I've managed to use otters in a talk, it's so great. (laughs) With exclusion being worked on, and if we can actually create environments where there's the absence of exclusion, then we have the opportunity to start working towards creating a sense of belonging.

And this is ultimately, in my view, the goal of creating a culture that is positive, healthy, humming.


This is being looked at by organisations across the world at the moment, and it's a conversation that's coming up time and time again, and in my research about doing inclusive, designing inclusive organisations, the notion of belonging came up time and time again, and for good reason. Culture Amp wrote this great piece, and I'll be sharing my resources at the end as a bunch of links, and I'll also tweet them out if you don't catch your slide.

Belonging is about creating a place where people feel they are respected, connected and included. That's pretty powerful stuff.

And that's possibly something that's even more key potentially for the modern distributed team where people are experiencing very different experiences, and have very unique needs.

They have a different lens to the world, that is the world that we all live in.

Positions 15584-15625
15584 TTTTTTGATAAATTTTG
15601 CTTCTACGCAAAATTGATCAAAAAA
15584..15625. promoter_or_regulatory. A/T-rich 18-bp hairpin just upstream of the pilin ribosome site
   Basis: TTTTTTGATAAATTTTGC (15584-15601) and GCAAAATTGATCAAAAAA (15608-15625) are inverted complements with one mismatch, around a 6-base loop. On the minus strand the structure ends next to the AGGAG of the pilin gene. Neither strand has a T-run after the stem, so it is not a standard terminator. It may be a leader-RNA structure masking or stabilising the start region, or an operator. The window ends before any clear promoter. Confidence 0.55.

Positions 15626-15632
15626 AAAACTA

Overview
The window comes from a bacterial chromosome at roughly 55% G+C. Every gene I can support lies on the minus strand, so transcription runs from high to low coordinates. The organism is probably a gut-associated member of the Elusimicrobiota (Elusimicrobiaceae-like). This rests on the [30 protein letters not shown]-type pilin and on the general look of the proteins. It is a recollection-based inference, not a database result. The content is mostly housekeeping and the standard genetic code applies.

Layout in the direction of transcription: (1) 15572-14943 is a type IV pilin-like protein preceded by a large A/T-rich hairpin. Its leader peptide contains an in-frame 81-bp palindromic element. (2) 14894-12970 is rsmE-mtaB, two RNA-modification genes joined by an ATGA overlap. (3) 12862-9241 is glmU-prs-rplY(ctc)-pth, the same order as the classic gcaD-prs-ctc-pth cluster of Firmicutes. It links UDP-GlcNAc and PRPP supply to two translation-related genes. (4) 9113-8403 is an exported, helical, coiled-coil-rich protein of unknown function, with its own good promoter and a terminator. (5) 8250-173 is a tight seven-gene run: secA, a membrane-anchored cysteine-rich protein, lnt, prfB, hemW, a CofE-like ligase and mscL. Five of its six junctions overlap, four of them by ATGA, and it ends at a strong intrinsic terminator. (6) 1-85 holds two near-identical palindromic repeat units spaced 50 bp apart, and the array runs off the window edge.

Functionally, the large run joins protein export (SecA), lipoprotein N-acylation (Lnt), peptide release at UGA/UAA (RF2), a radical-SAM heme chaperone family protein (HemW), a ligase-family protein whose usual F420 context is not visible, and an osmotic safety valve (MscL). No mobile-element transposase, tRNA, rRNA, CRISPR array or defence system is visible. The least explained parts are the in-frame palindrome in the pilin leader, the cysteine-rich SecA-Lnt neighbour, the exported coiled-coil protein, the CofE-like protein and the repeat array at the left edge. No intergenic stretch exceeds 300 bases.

This article by Rebekah Bastian published on Forbes was a really great one, and I recommend this read.

She writes "by creating a culture of belonging "where employees do not feel the need "to downplay their identities, "everyone can be more successful".

Seems like a pretty good case for building up belonging. And then of course, this isn't a new concept. Maslow's hierarchy of needs identifies belongingness as a psychological need alongside basic needs such as security, safety.

The importance of this is pretty much undisputed. But how might we be able to actually achieve belongingness when the notion itself is really difficult to actually successfully do in teams that aren't distributed.

The modern day team has so many shades of modernness, from remote, really remote, remote-ish, there's different policies across different organisations, and from PetRescue's perspective, and me coming into this org and actually seeing the polarity of experiences by having all of these different work environments set up, it's created this, it has created a challenge, but it's one that we're definitely embarking on, and we want to improve it.